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Innovative mechanical system makes it easy to turn bedridden patients

2021-02-02 14:50:02
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The metal clamp that held the two plates. Credit: Alain Herzog

It takes about five or six people and considerable effort to turn an intubated patient into a hospital bed. In patients who are in an artificial coma, this procedure is performed at least twice a day to improve the patient's breathing and prevent bedsores. And with intensive care units filling up as a result of the pandemic, the problem is getting worse. A team of scientific assistants and a student, led by Prof. Charles Baur of EPFL & # 39; s Instant-Lab in Neuchâtel, has developed a simple system that allows only three people to turn a patient with little effort. It was tested by doctors and nurses at the La Source Clinic simulated hospital in Lausanne and the intensive care unit at Geneva University Hospital (HUG), and everyone involved was enthusiastic about the new device. It has been patented and is now ready for large-scale production.

Rotate patients gently without straining medical personnel

Employees are currently turning patients over by first placing a clean sheet on the patient so that the sheets can be changed at the same time, then gently rolling the patient over with the strength of their arms. With the Instant-Lab System, the top and bottom sheets are bound together around the patient in four places – at each shoulder and at each knee – using a sort of metal clamp. With these clamps, the two sheets of fabric are rolled around a small rod that fits into a cavity to secure the sheets. The result is that the patient is held firmly between the two sheets. The metal clips also include holes for securing cables; cables are inserted into holes on one side of the patient's body and attached to a patient lift – the machine typically used in hospitals to transfer patients. The patient lift gently lifts the sheets and with it one side of the patient, so that the patient lies laterally. The patient is then gently placed on his back or stomach, depending on whether he was initially in the prone or supine position. Very little effort is required from the hospital staff during this procedure.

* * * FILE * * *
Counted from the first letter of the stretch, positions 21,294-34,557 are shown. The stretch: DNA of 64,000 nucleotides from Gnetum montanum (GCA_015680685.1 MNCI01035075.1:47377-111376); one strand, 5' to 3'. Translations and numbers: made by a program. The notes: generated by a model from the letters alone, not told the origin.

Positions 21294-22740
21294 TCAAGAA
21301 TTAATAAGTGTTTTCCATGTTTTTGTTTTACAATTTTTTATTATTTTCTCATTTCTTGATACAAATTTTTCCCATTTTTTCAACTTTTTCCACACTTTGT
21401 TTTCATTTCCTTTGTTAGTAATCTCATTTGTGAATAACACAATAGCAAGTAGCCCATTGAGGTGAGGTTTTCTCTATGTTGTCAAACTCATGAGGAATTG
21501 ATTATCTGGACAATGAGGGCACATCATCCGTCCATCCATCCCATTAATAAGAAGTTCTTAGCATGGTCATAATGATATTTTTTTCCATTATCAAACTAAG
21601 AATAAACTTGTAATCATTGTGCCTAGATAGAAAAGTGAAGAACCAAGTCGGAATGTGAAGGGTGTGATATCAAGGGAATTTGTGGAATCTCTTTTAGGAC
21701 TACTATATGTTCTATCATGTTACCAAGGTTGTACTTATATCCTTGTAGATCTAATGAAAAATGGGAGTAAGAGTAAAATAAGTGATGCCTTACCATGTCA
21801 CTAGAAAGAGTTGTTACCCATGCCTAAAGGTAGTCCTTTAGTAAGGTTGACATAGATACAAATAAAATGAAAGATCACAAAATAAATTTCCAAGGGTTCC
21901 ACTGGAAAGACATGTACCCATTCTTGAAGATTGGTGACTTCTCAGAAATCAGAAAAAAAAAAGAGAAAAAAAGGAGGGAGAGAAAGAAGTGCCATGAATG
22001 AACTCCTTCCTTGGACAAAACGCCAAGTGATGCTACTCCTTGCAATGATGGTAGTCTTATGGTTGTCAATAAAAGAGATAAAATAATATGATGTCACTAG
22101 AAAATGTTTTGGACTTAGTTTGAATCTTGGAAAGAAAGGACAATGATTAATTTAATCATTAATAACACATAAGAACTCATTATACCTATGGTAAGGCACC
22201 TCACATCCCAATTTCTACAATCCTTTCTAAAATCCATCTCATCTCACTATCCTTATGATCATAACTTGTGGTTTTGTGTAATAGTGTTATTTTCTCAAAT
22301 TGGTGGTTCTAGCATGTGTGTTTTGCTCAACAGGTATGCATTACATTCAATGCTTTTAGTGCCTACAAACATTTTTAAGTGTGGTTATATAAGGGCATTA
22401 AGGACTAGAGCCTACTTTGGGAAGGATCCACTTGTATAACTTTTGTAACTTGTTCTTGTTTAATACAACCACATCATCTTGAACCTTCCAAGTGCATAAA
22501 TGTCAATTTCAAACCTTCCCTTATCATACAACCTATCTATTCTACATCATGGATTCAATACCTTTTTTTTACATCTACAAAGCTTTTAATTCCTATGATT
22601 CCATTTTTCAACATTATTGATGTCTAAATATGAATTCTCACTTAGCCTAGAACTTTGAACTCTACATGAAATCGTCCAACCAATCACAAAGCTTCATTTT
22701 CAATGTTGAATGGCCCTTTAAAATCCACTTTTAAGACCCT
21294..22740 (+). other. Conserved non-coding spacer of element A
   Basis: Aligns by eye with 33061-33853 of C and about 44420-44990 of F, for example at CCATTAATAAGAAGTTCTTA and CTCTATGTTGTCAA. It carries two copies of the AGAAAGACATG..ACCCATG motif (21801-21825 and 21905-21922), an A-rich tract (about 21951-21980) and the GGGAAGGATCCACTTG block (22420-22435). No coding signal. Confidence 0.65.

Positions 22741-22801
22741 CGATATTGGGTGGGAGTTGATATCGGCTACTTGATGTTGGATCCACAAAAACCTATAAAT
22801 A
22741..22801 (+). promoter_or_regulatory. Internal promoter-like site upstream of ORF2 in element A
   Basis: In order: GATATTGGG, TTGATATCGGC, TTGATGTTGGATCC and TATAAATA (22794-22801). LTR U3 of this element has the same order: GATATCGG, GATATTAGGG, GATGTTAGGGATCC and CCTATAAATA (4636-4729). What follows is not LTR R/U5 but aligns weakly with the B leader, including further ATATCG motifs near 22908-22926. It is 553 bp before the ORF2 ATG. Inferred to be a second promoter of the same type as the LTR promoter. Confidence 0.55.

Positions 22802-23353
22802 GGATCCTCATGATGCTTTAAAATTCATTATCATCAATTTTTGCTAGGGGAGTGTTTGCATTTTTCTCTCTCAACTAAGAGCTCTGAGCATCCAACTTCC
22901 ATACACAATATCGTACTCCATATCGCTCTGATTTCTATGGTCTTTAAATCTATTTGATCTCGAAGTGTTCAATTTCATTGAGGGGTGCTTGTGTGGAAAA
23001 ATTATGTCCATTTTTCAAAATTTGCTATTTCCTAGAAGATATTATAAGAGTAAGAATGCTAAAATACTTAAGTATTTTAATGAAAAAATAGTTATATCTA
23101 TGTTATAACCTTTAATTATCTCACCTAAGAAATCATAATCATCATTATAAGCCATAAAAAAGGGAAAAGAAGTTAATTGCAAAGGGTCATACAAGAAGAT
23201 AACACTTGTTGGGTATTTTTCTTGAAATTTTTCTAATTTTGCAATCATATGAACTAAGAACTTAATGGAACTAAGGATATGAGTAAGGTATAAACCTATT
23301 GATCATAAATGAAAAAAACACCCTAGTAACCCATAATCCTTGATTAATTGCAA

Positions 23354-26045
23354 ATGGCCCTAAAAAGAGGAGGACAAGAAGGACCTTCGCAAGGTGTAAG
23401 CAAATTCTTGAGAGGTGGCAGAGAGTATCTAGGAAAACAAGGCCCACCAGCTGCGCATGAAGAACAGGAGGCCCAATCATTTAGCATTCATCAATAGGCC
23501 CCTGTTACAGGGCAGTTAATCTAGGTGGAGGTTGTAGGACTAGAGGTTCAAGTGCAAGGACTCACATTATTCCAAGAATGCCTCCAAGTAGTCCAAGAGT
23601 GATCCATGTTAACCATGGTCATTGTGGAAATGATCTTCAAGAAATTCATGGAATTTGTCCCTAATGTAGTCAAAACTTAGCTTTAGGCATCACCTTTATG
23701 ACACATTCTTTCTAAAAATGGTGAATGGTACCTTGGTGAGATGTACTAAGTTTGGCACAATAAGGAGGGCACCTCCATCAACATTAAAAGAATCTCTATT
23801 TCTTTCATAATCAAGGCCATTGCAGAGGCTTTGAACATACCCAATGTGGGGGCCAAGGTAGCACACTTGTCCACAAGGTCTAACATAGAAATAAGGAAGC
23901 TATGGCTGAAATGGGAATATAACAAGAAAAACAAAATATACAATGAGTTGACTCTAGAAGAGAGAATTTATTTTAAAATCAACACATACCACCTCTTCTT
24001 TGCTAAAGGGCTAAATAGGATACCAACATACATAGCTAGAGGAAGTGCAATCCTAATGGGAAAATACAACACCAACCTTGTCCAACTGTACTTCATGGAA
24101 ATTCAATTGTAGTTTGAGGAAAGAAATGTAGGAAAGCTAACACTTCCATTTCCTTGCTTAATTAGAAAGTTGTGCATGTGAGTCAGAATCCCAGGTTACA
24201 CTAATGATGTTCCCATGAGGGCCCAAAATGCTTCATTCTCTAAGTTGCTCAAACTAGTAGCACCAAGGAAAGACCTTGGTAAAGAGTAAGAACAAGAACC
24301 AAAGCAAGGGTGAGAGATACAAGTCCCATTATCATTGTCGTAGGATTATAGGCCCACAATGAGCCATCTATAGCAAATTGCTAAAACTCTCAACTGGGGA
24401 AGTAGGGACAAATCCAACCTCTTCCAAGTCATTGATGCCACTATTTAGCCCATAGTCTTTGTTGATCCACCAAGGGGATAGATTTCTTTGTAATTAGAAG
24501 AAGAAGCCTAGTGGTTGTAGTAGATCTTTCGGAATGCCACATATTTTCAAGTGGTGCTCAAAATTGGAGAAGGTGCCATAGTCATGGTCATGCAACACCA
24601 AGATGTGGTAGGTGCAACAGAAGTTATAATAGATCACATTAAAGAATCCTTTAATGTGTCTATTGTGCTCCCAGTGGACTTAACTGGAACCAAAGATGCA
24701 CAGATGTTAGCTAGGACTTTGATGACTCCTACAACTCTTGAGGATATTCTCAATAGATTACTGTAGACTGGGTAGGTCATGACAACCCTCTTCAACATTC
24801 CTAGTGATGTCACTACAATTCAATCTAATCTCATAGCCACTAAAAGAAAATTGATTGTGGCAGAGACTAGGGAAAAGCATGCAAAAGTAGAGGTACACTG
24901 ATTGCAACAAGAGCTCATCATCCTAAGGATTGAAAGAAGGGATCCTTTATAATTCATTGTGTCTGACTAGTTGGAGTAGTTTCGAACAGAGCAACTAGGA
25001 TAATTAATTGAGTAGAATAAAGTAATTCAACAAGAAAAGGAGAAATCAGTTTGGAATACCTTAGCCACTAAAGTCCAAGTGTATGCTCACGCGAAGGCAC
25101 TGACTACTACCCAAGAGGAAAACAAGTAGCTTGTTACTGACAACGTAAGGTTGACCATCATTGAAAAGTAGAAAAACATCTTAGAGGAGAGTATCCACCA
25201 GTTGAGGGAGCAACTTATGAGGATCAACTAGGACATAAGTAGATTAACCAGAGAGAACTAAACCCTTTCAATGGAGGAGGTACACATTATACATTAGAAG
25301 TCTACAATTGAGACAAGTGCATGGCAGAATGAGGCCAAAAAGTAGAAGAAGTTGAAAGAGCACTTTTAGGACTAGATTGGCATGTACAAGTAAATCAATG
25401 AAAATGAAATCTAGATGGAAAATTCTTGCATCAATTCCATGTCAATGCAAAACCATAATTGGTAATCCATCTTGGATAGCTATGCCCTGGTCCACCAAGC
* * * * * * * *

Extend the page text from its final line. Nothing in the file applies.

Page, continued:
Credit: Ecole Polytechnique Federale de Lausanne

Focusing on the right turning technique

The existing procedure for turning patients over can be tricky, so staff teams work together for as long as possible so they learn to coordinate smoothly and minimize risks. The procedure also involves a significant amount of lifting, which can often lead to fatigue, muscle pain and injury to staff. But with the Instant-Lab System, only three nurses or assistants are needed and don't have to lift the full weight of a patient. "The system is very gentle and allows caregivers to fully concentrate on performing the right turning technique," said Dominique Truchot-Cardot, the physician in charge of SILAB, the innovation unit of the La Source simulated hospital. Two staff prepare the metal clamps and ensure that the patient, their tubing, and any other medical cables are correctly positioned. The third person operates the patient lift, manually or electronically, so that the patient is gradually turned over.

A small, highly motivated project team

The research project started in October alongside the regular Instant-Lab activities. The goal was to rapidly develop a fully operational system in the midst of the pandemic. The five people on the project team, led by Baur, are all experts in microengineering and have worked extremely hard – largely in their spare time – to refine their device, called Decubitus. It is designed to fit into existing hospital procedures and requires no special training. During the first tests on dummies in December at La Source's simulated hospital, doctors and nurses agreed that the system was easy to use and would be very useful in hospitals. The team received the same feedback during the tests conducted more recently at HUG.

Ready for mass production

Decubitus is patented by EPFL's Technology Transfer Office (TTO) and the parts are ready to be manufactured on a large scale. Due to the simple shape of the parts, they can be produced at a lower cost. The first Décubitus prototypes were funded by Enable, an EPFL program designed to facilitate technology transfer to the market. The project team now needs funding for the production phase. “Our system has proven to be very popular with the hospital staff who have tested it, and we want to act quickly,” says Baur. "We hope it can soon become part of hospital routines and ease the burden on caregivers." Setting up a startup and raising funds would take too long, but the project team made a commitment when they came up with the idea of ​​getting it all done. They are therefore redoubling their efforts to find manufacturers to partner with and to complete all prior administrative requirements as quickly as possible.


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Ecole Polytechnique Federale de Lausanne

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Innovative mechanical system makes it easy to turn bedridden patients (2021, Feb 2)
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